This lesson is being piloted (Beta version)



Duration: 35 min
  • What is machine learning?

  • Define and give examples of machine learning

  • Identify problems in computational biology suitable for machine learning

What is this workshop about?

The learning objectives of this workshop are:

  1. Identity and characterize machine learning and a machine learning workflow.

  2. Evaluate whether a particular problem is easy or hard for machine learning to solve.

  3. Assess a typical machine learning methodology presented in an academic paper.

  4. Gain confidence in and appreciation for machine learning in biology.

We will also be learning about some specific machine learning models: decision trees, random forests, logistic regression, and artificial neural networks.

What is machine learning?


Machine learning is a set of methods that can automatically detect patterns in data and then use those patterns to make predictions on future data or perform other kinds of decision making under uncertainty.

A machine learning algorithm gets better at its task when it is shown examples as it tries to define general patterns from the examples.

One of the most popular textbooks on machine learning, Machine Learning by Tom Mitchell, defines machine learning as, “the study of computer algorithms that improve automatically through experience.”


Algorithm - is a relationship between input and output. It is a set of steps that takes an input and produces an output.

Machine learning can be broadly split into two categories, supervised machine learning and and unsupervised learning. Machine learning is considered supervised when there is a specific answer the model is trying to predict, questions like what is the price of a house? Is this mushroom edible? What disease does this patient have? Some examples of supervised machine learning are classification and regression. These will be further defined in the next lesson.

Unsupervised machine learning has no particular target for its learning, it is instead trying to answer general questions about patterns. This can include questions like how do these cells group together? In what way are these samples most different from each other? An example of unsupervised machine learning is clustering. Unsupervised learning will not be covered in this workshop. For some external resources, check out the references.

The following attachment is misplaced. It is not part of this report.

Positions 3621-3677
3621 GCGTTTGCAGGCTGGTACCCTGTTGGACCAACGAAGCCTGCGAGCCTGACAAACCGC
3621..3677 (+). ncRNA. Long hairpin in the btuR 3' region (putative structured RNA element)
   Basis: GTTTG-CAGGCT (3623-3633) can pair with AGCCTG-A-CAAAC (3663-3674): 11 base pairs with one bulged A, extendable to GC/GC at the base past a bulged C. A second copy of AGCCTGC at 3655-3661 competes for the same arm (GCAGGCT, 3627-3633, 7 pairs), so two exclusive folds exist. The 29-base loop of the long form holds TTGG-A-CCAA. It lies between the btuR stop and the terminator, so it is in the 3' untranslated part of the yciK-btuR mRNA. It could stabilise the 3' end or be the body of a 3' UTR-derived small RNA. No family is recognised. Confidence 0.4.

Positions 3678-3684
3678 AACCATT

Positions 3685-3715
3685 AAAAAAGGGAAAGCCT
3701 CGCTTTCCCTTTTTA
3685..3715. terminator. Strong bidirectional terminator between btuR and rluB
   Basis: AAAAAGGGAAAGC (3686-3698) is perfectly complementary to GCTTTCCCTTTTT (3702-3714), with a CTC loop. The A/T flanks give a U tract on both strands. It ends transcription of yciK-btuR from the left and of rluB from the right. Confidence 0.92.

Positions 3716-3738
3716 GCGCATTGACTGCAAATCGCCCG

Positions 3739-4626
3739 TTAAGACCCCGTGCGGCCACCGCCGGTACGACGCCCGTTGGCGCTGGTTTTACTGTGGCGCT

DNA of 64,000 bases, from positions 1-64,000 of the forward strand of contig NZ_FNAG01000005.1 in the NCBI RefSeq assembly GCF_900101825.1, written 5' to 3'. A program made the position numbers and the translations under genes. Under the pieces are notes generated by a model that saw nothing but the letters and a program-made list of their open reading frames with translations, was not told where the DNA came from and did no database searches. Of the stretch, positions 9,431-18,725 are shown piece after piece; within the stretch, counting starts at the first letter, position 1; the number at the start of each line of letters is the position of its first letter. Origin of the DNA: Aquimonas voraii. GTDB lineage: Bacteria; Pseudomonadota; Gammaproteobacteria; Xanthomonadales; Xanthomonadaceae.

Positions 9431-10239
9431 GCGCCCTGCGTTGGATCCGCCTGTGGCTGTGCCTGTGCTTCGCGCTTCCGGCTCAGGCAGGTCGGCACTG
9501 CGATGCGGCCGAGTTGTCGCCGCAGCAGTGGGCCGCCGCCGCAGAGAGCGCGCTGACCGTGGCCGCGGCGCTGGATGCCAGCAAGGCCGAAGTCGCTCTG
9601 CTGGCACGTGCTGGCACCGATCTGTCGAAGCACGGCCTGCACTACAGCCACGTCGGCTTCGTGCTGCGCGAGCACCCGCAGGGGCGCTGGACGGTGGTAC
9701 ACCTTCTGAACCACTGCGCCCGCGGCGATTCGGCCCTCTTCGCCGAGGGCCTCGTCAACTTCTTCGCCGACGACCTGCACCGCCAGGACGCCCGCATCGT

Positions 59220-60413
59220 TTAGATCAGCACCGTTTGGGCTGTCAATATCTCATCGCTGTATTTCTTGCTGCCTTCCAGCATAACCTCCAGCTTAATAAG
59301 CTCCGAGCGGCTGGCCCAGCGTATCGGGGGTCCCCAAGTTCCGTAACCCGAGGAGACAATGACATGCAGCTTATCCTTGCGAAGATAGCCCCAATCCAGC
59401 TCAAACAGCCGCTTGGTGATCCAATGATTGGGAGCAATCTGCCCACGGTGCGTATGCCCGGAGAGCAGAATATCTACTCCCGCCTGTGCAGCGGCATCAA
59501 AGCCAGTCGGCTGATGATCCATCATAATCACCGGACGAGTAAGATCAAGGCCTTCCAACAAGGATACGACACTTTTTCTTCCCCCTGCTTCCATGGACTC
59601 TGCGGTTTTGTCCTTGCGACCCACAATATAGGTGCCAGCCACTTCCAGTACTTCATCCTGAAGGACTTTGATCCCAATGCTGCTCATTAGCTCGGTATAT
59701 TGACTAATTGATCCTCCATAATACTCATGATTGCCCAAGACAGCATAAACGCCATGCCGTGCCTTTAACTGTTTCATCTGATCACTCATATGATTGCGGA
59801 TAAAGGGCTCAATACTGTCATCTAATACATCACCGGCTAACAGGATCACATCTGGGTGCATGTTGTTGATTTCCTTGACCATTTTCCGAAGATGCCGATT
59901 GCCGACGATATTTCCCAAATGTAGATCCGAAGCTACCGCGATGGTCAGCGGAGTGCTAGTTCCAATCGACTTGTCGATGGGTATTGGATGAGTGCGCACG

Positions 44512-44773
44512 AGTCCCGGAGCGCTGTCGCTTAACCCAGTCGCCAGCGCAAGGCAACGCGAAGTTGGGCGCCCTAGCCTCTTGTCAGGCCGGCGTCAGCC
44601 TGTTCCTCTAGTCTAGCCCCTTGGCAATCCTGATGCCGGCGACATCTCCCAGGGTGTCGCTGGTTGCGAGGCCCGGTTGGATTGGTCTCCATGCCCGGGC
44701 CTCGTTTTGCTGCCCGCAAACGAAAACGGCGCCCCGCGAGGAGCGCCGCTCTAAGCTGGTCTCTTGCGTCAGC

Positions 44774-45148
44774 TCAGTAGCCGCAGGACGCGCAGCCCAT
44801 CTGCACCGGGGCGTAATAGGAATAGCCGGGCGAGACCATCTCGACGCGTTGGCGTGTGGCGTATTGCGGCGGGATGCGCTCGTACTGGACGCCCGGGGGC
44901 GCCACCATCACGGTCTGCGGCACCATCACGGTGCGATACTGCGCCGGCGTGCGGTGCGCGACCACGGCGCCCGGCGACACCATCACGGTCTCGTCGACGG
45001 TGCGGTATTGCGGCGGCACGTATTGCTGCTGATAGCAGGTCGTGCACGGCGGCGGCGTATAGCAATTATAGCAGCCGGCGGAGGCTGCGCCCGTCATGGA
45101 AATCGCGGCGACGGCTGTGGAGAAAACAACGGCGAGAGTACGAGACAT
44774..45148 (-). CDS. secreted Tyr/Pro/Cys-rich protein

Supervised learning - training a model from the labeled input data.

Unsupervised learning - training a model from the unlabeled input data to find patterns in the data.

Image adapted from Python Machine Learning, 2rd Ed. by Sebastian Raschka and Vahid Mirjalili


Clustering - grouping related samples in the data set.

Classification - predicting a category for the samples in the data set.

Regression - predicting a continuous number for the samples in the data set.

Classifier - a specific model or algorithm that performs classification.

Model - mathematical representation that generates predictions based on the input data.


Consider whether the following 3 scenarios should or should not be considered machine learning.

  1. You are trying to understand how temperature affects the speed of embryo development in mice. After running an experiment where you record developmental milestones in mice at various temperatures, you run a linear regression on the results to see what the overall trend is. You use the regression results to predict how long certain developmental milestones will take at temperatures you’ve not tested.

  2. You want to create a guide for which statistical test should be used in biological experiments. You hand-write a decision tree based on your own knowledge of statistical tests. You create an electronic version of the decision tree which takes in features of an experiment and outputs a recommended statistical test.

  3. You are annoyed when your phone rings out loud, and decide to try to teach it to only use silent mode. Whenever it rings, you throw the phone at the floor. Eventually, it stops ringing. “It has learned. This is machine learning,” you think to yourself.

Confidence scale for machine learning scenarios.

What is the difference between a machine learning algorithm and a traditional algorithm?

Traditional algorithm: Let’s say you are doing an experiment, and you need to mix up some solutions. You have all the ingredients, you have the “recipe” or the proportions, and you follow the recipe to get a solution.

Machine learning algorithm: You are given the ingredients and the final solution, but you don’t know the recipe. So, what you need to do it to find the “fitting” of the ingredients, that would result in your solution.

Think about the following questions whenever we encounter a situation involving machine learning.

What does machine learning mean for biology?

Machine learning can scale, easily making predictions on a large number of items. It can be very slow and expensive for expert biologists to manually make the same decisions or manually construct a decision-making model. Training and executing a machine learning model can be faster and cheaper. Machine learning may also recognize complex patterns that are not obvious to experts.

Let’s look at some examples of how machine learning is being used in biology research.

A guide to machine learning for biologists is an excellent reference that covers many of the concepts discussed in this workshop.

Key Points

  • Machine learning algorithms recognize patterns from example data

  • Supervised learning involves predicting labels from features